Today we’d like to introduce you to Shuang Sang.
Hi Shuang, so excited to have you with us today. What can you tell us about your story?
My interest in nature began at an early age. I’ve had a profound interest in nature since I was a child. I’ve always found great pleasure in plants, animals, and natural landscapes. I decided to pursue a career in landscape design when I enrolled in the Bachelor of Landscape Architecture program at Nanjing Forestry University, where I was exposed to landscape design, architecture, and their real-world applications. After that, I decided to pursue a Master’s degree at the University of Illinois in order to absorb more of the immense knowledge provided by a degree and learn more about landscape architecture on a global scale.
During college, I visited both domestic and foreign destinations, including large metropolises like Los Angeles and Chicago and smaller but historically significant cities like Nicosia, Cyprus. After completing my education, I’ve had the chance to work in Boston and Portland, where I’ve observed both similarities and differences between various clienteles. I truly believe that through my study travel and work experiences, I’ve gained the ability to view landscapes and cities from a completely new perspective, allowing me to see how landscape structure is an essential component of a place’s identity. And I believe that this second set of eyes gives me the power to alter my immediate environment or even the entire world.
Alright, so let’s dig a little deeper into the story – has it been an easy path overall and if not, what were the challenges you’ve had to overcome?
I struggled with the transition from landscape design enthusiast and student to professional landscape designer in the real world. After I began working professionally as a landscape designer, I was confronted with the reality that the design process in the real world is not all stars and sprinkles; beyond the more “glamorous” or interesting aspects of design, there are numerous business process-related tasks that must be completed as part of a project. Managing client budgets and requirements, contractor relationships, and construction regulations consumes a considerable amount of time and effort throughout the duration of a project.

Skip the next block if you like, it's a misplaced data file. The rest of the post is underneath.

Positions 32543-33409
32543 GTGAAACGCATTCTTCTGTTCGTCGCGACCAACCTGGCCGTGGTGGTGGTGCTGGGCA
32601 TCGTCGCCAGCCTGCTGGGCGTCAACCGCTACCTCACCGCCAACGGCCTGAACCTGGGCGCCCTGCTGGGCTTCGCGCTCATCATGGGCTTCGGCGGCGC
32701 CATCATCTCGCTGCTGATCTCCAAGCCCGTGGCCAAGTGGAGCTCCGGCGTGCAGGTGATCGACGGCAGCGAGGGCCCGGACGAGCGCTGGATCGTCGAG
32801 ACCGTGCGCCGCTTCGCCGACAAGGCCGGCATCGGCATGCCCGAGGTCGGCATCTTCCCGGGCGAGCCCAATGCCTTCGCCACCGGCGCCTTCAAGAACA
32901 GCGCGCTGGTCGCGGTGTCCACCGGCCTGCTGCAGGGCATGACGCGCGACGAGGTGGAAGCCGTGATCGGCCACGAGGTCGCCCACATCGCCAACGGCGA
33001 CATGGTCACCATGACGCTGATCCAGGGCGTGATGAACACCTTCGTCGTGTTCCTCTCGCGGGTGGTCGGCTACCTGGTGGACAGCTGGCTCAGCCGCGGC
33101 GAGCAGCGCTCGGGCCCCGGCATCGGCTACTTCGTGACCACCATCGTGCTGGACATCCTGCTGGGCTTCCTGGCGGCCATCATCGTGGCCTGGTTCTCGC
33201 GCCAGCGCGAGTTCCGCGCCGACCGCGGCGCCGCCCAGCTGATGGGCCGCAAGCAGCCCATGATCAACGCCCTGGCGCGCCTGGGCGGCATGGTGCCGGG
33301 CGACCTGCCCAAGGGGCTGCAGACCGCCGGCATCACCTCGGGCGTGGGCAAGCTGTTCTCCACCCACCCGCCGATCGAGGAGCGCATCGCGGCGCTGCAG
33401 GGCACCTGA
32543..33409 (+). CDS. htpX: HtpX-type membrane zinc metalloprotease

Thanks – so what else should our readers know about your work and what you’re currently focused on?
My designs are the result of my comprehension of the site’s potential for each project and the application of considerate solutions to site constraints. Having worked on projects for companies in both the United States and China, I have a comprehensive understanding of diverse cultures, communities, and site history. I also specialize in incorporating elements of nature into work projects. One of my distinctive abilities is my ability to foster deeper interaction and integration between humans and nature, where I can utilize my knowledge of unique plantings from a variety of climates.
“No single element stands apart from the rest; all are equally important,” said Joseph Disponzio, a renowned Landscape Architect. This highlights the significance of human-nature integration in the design process. Landscape is not merely the imitation of nature or the addition of plants to concrete structures. Finding the ideal complement to a sea of man-made structures is a challenging problem that I relish solving.
If you had to, what characteristic of yours would you give the most credit to?
I believe that patience is a crucial characteristic that has contributed to my success. Frequently, the design process is ever-evolving and never-ending. From the proposal to the final product, the design process is frequently a long and winding road, with numerous obstacles and decisions along the way. Being patient as a landscape designer enables me to take unconventional steps and explore various design options, resulting in the best possible outcome.